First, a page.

مقاله انگلیسی مدیریت سود و عدم تقارن در محیط عدم اطمینان
The incidence of earnings management on information
asymmetry in an uncertain environment: Some Canadian
Denis Cormier∗, Sylvain Houle, Marie-Josée Ledoux
ESG UQÀM, School of Management, University of Quebec at Montreal, P.O. Box 8888, Montréal, Québec, Canada H3C 3P8
a r t i c l e i n f o
a b s t r a c t
In this study, we investigate the association between earnings management and information
asymmetry considering environmental uncertainty. Results show that a complex and
dynamic environment weakens the relationship between discretionary accruals and information
asymmetry measured as share price volatility and bid-ask spread. More specifically,
the positive relationship between earnings management and information asymmetry is
weakened for diversified firms, those intensively investing in R&D, and those facing high
sales volatility. This highlights the difficulty for investors to assess earnings management in
an uncertain environment. Finally, in such a context, discretionary accruals are more likely
to be detected by investors for firms cross-listed on a U.S. stock exchange, a more liquid
and transparent stock market compared with the Canadian stock market.
© 2013 Published by Elsevier Inc.
In this paper, we investigate the association between earnings management and information asymmetry considering
environmental uncertainty. The theory of the firm (e.g. Child, 1972; Williamson, 1975) recognizes that environmental uncertainty
places significant constraints on firms, affecting strategy and decision-making. Although firms are constrained by the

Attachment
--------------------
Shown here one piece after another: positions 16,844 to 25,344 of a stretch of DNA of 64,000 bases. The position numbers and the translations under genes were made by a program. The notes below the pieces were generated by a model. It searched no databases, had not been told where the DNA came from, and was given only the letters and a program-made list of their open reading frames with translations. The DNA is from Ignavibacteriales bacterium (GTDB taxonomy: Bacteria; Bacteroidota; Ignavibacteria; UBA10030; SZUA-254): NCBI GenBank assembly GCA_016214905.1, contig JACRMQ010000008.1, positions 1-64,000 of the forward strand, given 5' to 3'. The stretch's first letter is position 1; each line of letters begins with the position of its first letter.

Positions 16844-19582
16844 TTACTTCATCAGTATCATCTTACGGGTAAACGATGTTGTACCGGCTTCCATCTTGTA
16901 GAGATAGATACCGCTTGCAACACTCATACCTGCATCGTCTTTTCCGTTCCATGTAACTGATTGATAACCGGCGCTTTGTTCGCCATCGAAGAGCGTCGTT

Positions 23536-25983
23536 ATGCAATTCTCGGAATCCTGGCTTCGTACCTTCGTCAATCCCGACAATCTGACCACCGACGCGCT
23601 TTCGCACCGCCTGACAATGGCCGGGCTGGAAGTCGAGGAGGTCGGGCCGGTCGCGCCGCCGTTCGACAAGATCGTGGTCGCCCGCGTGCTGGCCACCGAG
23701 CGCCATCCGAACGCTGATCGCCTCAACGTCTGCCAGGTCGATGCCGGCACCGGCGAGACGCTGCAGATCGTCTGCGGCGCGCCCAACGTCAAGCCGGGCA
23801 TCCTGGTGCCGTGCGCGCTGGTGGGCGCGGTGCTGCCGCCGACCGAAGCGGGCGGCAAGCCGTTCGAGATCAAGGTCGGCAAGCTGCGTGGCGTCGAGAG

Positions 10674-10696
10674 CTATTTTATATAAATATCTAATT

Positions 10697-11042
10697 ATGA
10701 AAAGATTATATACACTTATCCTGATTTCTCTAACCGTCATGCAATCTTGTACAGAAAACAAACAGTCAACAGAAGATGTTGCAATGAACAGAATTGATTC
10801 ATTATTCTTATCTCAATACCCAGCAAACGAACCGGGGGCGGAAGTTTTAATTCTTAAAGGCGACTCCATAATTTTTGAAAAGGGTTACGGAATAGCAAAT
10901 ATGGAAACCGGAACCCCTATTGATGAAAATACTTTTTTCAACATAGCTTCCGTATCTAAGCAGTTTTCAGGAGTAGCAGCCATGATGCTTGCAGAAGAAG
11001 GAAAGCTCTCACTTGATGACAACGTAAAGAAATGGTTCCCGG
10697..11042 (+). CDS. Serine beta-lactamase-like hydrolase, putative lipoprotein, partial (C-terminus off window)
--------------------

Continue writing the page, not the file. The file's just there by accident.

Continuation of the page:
nature of their environment, managers do have opportunities to respond strategically to uncertainty (Ghosh & Olsen, 2009).
One of these opportunities is earnings management. The extent of opportunistic earnings management is likely to be higher
when information asymmetry is high (Dye, 1988; Trueman & Titman, 1988). In turn, earnings management could increase
the uncertainty for investors about the distribution of a firm’s future cash flows, which would create information asymmetry
between informed and less informed investors (Bhattacharya, Desai, & Venkataraman, 2012).
Two dimensions generally characterize environmental uncertainty: complexity and dynamism (Child, 1972; Thompson,
1967). According to Thompson (1967) and Terreberry (1968), a complex environment is one in which interactive relationships
relevant for decision making require a high degree of abstraction in order to produce manageable mappings. A dynamic
environment is one in which relevant factors for decision making are in a constant state of change.
Prior research suggests that complexity of the environment increases the difficulty for investors to assess earnings management
(Lim, Ding, & Thong, 2008). Financial reporting is expected to be more complex for firms with diversified business
and geographical operations. Hence, we expect earnings management to increase with the level of diversification and to be
more difficult to detect by stock market participants.